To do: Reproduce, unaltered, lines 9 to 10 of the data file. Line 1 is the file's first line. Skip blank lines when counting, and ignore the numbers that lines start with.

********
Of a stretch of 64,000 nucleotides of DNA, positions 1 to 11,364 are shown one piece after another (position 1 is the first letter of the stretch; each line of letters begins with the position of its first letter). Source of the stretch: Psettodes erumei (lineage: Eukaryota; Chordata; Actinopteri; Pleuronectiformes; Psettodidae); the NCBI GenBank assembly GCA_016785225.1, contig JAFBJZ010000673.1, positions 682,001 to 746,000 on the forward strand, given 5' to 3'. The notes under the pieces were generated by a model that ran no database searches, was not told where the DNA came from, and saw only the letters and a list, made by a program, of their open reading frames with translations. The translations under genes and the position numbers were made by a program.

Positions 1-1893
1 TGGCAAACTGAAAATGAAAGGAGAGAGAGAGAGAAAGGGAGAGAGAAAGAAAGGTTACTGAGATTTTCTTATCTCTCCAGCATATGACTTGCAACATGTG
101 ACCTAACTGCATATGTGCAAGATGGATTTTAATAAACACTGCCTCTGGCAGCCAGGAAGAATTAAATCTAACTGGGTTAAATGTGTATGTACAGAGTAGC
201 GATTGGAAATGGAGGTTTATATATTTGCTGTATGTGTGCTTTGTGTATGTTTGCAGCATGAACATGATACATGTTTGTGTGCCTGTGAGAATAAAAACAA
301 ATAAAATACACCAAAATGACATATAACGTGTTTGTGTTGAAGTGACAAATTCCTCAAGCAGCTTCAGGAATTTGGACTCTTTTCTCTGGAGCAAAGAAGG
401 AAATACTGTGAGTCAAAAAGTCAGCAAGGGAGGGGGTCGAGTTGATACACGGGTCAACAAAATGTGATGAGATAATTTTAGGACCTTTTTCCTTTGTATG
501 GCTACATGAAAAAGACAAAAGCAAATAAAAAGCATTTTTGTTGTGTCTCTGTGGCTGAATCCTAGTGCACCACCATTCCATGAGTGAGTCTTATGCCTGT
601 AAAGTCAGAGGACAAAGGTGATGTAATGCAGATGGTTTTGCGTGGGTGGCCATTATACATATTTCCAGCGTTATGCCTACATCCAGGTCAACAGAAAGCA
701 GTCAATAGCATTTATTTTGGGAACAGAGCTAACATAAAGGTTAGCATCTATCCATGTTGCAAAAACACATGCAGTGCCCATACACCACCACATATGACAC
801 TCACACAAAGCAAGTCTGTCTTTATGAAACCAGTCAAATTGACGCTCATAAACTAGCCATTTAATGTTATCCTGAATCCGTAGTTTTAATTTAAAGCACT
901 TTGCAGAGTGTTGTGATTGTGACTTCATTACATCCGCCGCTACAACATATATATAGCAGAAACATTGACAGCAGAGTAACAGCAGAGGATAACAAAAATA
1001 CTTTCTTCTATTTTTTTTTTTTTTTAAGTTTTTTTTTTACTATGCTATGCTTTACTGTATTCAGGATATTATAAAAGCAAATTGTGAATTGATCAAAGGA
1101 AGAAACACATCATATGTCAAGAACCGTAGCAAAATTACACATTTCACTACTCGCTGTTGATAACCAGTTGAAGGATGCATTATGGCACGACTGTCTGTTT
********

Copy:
601 AAAGTCAGAGGACAAAGGTGATGTAATGCAGATGGTTTTGCGTGGGTGGCCATTATACATATTTCCAGCGTTATGCCTACATCCAGGTCAACAGAAAGCA
701 GTCAATAGCATTTATTTTGGGAACAGAGCTAACATAAAGGTTAGCATCTATCCATGTTGCAAAAACACATGCAGTGCCCATACACCACCACATATGACAC